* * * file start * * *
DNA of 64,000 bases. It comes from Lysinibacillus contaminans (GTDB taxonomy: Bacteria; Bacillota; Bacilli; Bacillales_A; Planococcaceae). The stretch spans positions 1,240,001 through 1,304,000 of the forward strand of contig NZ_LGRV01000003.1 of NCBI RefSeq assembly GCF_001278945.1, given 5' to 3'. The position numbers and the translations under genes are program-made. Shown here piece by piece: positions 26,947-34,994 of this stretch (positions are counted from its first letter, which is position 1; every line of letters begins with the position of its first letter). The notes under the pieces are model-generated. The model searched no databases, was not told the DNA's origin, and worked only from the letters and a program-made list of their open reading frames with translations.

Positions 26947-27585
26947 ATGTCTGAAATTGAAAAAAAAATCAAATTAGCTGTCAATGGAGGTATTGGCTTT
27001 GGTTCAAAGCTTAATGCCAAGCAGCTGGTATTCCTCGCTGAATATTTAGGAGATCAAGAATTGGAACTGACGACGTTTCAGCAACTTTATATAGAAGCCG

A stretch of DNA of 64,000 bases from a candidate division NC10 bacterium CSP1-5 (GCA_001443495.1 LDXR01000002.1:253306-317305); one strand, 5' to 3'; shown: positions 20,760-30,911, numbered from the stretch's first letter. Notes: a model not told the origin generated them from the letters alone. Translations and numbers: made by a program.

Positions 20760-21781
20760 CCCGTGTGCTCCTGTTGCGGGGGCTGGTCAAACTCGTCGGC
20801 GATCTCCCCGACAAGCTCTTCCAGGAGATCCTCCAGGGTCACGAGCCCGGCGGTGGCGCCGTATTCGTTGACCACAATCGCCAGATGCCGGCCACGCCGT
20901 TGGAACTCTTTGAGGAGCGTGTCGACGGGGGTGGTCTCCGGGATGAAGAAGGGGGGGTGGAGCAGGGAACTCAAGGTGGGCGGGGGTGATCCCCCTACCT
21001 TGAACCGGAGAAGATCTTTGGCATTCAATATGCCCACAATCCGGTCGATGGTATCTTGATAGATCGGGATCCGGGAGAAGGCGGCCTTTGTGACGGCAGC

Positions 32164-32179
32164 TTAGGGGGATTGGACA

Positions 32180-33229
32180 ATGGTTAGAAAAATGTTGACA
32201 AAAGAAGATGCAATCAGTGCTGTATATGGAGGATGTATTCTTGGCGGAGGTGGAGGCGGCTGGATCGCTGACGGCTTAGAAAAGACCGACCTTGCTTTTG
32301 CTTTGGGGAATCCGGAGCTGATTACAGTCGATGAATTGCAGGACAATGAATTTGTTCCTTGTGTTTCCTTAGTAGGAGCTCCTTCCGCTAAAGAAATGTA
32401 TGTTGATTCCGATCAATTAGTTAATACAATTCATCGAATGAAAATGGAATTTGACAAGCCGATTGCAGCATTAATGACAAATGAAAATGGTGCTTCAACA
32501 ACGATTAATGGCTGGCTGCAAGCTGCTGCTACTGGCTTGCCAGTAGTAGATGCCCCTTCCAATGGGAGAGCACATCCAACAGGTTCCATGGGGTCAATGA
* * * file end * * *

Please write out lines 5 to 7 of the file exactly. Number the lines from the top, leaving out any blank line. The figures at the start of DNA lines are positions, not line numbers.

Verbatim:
A stretch of DNA of 64,000 bases from a candidate division NC10 bacterium CSP1-5 (GCA_001443495.1 LDXR01000002.1:253306-317305); one strand, 5' to 3'; shown: positions 20,760-30,911, numbered from the stretch's first letter. Notes: a model not told the origin generated them from the letters alone. Translations and numbers: made by a program.

Positions 20760-21781
20760 CCCGTGTGCTCCTGTTGCGGGGGCTGGTCAAACTCGTCGGC